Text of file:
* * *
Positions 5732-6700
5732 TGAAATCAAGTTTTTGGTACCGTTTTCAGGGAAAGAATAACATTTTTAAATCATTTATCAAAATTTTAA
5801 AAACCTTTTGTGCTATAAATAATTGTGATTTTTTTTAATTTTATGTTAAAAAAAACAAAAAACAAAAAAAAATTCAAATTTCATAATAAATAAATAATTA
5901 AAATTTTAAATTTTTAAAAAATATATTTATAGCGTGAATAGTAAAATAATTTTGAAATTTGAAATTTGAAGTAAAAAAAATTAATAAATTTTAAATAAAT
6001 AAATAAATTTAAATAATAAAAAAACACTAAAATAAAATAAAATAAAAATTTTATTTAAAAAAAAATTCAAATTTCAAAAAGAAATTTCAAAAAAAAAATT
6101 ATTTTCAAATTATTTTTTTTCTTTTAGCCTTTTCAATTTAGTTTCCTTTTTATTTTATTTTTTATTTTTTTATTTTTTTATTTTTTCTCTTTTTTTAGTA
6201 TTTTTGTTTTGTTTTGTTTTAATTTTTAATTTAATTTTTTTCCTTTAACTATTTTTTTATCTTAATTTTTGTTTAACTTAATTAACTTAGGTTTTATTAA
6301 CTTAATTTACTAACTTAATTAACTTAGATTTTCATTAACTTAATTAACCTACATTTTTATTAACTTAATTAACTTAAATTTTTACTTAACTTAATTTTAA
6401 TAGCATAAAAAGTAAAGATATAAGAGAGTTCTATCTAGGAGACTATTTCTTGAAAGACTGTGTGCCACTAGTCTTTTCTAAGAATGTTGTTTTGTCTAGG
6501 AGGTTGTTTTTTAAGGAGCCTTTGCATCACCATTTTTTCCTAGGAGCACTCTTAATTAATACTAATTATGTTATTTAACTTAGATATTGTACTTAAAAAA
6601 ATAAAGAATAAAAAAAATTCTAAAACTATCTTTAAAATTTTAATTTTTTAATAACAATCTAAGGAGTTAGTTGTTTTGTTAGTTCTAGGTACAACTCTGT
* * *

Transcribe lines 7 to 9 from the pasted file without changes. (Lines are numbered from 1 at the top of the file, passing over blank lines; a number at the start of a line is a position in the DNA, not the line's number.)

6201 TTTTTGTTTTGTTTTGTTTTAATTTTTAATTTAATTTTTTTCCTTTAACTATTTTTTTATCTTAATTTTTGTTTAACTTAATTAACTTAGGTTTTATTAA
6301 CTTAATTTACTAACTTAATTAACTTAGATTTTCATTAACTTAATTAACCTACATTTTTATTAACTTAATTAACTTAAATTTTTACTTAACTTAATTTTAA
6401 TAGCATAAAAAGTAAAGATATAAGAGAGTTCTATCTAGGAGACTATTTCTTGAAAGACTGTGTGCCACTAGTCTTTTCTAAGAATGTTGTTTTGTCTAGG